BEIJING, March 8 (Reuters) - China's February exports rose 44.5 percent from a year earlier, beating market expectations, while imports grew 6.3 percent, customs data showed on Thursday.
That left the country with a trade surplus of $33.74 billion for the month.
Analysts polled by Reuters had expected February shipments from the world's largest exporter to have risen 13.6 percent, quickening from a 11.1 percent increase in the previous month.
Import growth had been expected to slump to 9.7 percent, after a sharp rebound to 36.9 percent in January. The trade surplus had been tipped at $0.6 billion last month from January's $20.35 billion.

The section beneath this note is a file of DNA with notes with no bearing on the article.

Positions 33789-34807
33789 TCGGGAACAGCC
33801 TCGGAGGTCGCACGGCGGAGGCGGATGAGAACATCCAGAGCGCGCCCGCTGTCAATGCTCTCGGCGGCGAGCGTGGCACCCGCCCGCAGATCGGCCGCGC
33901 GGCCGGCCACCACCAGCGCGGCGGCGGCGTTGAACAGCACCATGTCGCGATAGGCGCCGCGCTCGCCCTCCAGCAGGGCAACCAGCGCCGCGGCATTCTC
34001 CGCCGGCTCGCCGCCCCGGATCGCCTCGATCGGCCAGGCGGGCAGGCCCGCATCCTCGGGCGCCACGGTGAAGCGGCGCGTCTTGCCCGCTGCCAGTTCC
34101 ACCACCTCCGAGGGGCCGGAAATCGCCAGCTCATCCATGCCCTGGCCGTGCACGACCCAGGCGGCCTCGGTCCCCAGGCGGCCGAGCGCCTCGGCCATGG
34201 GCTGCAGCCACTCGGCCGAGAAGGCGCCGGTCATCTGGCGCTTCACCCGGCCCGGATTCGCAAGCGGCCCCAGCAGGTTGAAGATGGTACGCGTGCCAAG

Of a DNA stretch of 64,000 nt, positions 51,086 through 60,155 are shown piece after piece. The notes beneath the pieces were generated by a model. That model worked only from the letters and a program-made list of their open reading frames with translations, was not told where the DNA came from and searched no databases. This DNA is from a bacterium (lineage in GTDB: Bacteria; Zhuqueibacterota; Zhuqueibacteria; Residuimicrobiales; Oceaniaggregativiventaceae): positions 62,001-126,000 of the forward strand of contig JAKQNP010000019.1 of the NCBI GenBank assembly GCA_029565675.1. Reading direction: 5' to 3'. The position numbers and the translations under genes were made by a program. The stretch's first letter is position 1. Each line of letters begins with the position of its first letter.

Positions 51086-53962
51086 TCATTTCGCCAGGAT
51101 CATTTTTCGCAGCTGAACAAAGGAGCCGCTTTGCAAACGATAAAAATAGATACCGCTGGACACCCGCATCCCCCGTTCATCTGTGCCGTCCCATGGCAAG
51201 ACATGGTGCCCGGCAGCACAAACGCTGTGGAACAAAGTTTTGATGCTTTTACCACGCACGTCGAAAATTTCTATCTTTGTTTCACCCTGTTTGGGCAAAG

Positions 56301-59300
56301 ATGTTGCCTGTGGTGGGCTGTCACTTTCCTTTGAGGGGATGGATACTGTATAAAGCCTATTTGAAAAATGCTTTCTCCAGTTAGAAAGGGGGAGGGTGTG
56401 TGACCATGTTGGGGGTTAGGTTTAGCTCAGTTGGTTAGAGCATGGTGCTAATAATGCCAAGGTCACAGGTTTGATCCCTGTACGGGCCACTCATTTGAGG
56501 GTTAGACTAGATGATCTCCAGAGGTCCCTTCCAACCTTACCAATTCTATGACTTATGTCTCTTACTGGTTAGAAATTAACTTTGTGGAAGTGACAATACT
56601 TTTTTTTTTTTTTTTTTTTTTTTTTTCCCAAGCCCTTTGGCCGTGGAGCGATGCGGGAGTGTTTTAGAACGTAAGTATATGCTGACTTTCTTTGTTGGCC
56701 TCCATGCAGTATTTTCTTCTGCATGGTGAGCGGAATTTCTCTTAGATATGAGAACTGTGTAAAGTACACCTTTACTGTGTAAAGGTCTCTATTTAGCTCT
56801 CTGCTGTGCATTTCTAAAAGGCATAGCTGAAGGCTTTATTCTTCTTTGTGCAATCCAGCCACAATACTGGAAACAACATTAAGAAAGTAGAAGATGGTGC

Analysts cautioned, however, that Chinese data is often highly volatile early in the year, due to massive business disruptions caused by the long Lunar New Year holidays, which fell in mid-February this year but late January last year.
Still, over the Jan-Feb period combined, exports rose 24.4 percent, and imports rose 21.7 percent.
China's trade performance rebounded in 2017 and logged a strong start this year thanks to robust demand at home and abroad. But rapidly escalating trade tensions with the United States are clouding the outlook for exports, while a cooling property market may curb domestic demand for imported raw materials such as iron ore. (Reporting by Beijing Monitoring Desk; Editing by Kim Coghill)